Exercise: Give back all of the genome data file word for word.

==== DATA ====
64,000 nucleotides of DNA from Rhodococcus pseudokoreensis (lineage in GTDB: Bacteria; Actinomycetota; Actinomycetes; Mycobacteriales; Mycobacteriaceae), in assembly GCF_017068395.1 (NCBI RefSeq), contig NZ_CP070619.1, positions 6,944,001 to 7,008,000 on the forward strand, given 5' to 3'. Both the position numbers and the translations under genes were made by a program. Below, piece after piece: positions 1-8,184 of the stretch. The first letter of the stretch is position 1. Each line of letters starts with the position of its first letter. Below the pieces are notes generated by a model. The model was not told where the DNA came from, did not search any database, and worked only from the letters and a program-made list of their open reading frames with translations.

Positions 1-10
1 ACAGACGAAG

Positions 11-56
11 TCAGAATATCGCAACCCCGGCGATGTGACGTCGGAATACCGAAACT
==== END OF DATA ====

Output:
64,000 nucleotides of DNA from Rhodococcus pseudokoreensis (lineage in GTDB: Bacteria; Actinomycetota; Actinomycetes; Mycobacteriales; Mycobacteriaceae), in assembly GCF_017068395.1 (NCBI RefSeq), contig NZ_CP070619.1, positions 6,944,001 to 7,008,000 on the forward strand, given 5' to 3'. Both the position numbers and the translations under genes were made by a program. Below, piece after piece: positions 1-8,184 of the stretch. The first letter of the stretch is position 1. Each line of letters starts with the position of its first letter. Below the pieces are notes generated by a model. The model was not told where the DNA came from, did not search any database, and worked only from the letters and a program-made list of their open reading frames with translations.

Positions 1-10
1 ACAGACGAAG

Positions 11-56
11 TCAGAATATCGCAACCCCGGCGATGTGACGTCGGAATACCGAAACT